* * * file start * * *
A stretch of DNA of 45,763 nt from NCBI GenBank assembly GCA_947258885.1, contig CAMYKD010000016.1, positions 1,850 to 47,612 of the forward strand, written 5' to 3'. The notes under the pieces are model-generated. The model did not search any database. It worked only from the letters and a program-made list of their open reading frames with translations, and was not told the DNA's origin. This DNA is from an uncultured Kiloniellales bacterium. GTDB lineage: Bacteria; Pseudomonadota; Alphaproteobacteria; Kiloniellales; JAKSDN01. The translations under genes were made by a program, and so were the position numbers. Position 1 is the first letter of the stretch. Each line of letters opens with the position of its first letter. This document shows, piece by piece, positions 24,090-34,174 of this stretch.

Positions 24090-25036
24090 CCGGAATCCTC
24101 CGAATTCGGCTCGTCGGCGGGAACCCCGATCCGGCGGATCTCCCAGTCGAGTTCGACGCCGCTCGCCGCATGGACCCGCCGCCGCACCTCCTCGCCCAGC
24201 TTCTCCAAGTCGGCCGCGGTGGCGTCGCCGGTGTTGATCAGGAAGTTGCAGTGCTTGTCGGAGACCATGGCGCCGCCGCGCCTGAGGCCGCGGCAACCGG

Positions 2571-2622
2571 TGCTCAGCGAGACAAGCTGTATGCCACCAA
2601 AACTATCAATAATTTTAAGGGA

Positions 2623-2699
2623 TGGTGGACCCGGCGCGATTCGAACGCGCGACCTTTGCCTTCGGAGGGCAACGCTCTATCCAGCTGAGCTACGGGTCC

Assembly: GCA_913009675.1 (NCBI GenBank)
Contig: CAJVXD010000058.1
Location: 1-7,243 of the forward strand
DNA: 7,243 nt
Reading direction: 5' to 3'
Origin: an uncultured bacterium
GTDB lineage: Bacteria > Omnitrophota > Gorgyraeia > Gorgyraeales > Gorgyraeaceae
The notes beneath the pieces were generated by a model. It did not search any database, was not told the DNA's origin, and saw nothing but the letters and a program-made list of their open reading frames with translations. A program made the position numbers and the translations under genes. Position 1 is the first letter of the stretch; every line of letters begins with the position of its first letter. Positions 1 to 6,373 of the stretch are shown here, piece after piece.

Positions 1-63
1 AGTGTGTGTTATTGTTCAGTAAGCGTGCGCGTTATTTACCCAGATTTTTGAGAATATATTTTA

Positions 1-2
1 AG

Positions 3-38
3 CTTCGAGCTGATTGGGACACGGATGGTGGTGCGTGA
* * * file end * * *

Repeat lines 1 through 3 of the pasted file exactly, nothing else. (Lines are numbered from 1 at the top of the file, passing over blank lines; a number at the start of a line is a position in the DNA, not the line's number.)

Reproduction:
A stretch of DNA of 45,763 nt from NCBI GenBank assembly GCA_947258885.1, contig CAMYKD010000016.1, positions 1,850 to 47,612 of the forward strand, written 5' to 3'. The notes under the pieces are model-generated. The model did not search any database. It worked only from the letters and a program-made list of their open reading frames with translations, and was not told the DNA's origin. This DNA is from an uncultured Kiloniellales bacterium. GTDB lineage: Bacteria; Pseudomonadota; Alphaproteobacteria; Kiloniellales; JAKSDN01. The translations under genes were made by a program, and so were the position numbers. Position 1 is the first letter of the stretch. Each line of letters opens with the position of its first letter. This document shows, piece by piece, positions 24,090-34,174 of this stretch.

Positions 24090-25036
24090 CCGGAATCCTC